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If you’ve ever been plagued by an accidental gluten exposure, you understand how frustrating it can be. You do everything you can to check the labels of your food, dine out carefully, and avoid cross contamination, yet you still get glutened. If you’ve experienced this, know that it happens to everyone who needs to avoid gluten at some point. This is how I’ve personally learned and how my clients learn as well.
Having witnessed the negative consequences of gluten firsthand in the clients I work with, I can confidently say that gluten should not be a part of most diets if you are struggling with GI distress and or an autoimmune condition. That being said, I want to be clear: gluten is not inherently bad. I’m talking specifically to those who suffer from a gluten allergy or sensitivity, Non-Celiac gluten sensitivity, or Celiac disease. If you’ve experienced unwanted symptoms after eating gluten, then I’m talking to you. When gluten acts as a toxin in the body, the underlying cause has to be addressed, not ignored. If not successfully treated, gluten has the opportunity to wreak havoc in our bodies–and even long term.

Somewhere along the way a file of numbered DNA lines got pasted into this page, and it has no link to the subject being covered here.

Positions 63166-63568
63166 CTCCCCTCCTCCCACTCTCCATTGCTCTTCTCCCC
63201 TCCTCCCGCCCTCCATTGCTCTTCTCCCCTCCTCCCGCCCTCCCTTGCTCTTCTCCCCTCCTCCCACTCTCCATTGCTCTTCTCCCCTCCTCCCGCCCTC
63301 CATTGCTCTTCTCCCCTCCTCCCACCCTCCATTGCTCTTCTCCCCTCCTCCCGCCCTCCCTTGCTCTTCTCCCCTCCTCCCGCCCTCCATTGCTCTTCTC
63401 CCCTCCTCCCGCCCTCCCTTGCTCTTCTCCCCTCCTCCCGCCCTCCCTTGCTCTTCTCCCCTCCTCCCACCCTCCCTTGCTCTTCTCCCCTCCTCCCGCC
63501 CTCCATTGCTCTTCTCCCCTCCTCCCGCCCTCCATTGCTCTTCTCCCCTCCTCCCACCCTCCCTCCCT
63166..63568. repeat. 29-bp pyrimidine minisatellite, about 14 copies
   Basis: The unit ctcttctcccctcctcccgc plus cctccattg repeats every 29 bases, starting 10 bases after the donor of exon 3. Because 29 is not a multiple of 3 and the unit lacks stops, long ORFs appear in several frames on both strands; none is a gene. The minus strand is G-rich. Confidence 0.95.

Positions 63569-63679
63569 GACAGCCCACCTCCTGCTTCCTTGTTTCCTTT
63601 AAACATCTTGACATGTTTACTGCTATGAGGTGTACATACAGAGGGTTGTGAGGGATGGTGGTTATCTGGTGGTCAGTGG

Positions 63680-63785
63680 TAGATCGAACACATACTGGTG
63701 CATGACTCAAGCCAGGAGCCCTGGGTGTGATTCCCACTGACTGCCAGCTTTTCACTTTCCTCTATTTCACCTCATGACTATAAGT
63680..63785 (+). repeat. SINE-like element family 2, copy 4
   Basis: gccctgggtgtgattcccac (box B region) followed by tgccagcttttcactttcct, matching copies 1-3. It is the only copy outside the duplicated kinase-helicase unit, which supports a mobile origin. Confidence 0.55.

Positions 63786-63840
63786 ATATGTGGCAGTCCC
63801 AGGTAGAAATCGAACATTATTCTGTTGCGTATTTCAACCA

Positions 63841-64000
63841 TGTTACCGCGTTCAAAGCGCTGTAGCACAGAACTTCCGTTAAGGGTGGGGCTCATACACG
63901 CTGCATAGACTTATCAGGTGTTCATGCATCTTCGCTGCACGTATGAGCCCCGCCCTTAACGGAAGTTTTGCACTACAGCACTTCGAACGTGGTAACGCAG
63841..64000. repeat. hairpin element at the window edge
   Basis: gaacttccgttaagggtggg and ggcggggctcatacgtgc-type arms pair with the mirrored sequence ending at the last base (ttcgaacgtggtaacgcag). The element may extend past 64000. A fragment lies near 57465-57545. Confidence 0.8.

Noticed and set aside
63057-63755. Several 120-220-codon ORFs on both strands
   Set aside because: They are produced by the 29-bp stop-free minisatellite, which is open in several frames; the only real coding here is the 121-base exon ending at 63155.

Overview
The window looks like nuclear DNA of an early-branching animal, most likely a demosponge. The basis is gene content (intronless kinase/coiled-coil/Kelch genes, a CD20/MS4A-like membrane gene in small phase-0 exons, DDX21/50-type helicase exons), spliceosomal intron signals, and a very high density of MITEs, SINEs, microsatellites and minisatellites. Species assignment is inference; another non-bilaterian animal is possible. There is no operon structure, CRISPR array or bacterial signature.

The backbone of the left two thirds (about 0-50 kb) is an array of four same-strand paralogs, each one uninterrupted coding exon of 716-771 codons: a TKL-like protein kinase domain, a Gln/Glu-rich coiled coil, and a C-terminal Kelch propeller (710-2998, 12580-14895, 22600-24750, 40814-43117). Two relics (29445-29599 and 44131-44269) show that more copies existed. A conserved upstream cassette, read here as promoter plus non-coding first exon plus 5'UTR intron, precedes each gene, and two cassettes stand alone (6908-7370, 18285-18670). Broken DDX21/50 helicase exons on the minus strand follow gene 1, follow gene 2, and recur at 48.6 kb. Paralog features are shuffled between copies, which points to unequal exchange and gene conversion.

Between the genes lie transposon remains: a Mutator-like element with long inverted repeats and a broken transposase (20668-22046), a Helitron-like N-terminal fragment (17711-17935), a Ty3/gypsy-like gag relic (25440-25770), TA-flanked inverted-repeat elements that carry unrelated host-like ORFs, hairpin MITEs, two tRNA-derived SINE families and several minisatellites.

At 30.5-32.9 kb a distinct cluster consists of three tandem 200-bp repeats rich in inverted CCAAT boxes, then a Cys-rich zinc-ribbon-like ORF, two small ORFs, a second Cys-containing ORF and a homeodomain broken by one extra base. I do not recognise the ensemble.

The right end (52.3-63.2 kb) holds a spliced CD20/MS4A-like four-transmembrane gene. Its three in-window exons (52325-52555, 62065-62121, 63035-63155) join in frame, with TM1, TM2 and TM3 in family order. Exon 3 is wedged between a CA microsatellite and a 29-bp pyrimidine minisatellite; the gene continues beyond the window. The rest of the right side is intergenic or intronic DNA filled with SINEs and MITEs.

Gluten is a protein (from Gliadin) found in grains, like wheat, barley, and rye. Similar to it’s name, gluten acts as a glue by holding foods together. These important elastic properties make gluten essential for most traditional breads and baked goods.
When a negative reaction to gluten occurs, Celiac disease, non-Celiac gluten sensitivity (NCGS), or a gluten sensitivity may be to blame. It’s important to understand the difference between the two and use functional testing to confirm a possible diagnosis.
Celiac disease occurs when gluten triggers the body to attack itself causing damage to the small intestine. Consequently, nutrients are poorly absorbed and may lead to nutritional deficiencies. Celiac sufferers must eliminate all gluten and gluten cross contamination from their diet immediately and indefinitely to avoid further health complications.
If you haven’t been diagnosed with Celiac disease, gluten is not necessarily safe. In America, Non-Celiac Gluten Sensitivity (NCGS) is extremely common and as a result, many experience gluten-related symptoms after ingestion. Although not a legitimate allergy, NCGS should be taken seriously because the symptoms and side effects of NCGS are similar to those of Celiac, if not even more severe in some cases. NCGS is what I see in about 70% of the clients I work with who have an autoimmune condition, such as Hashimotos.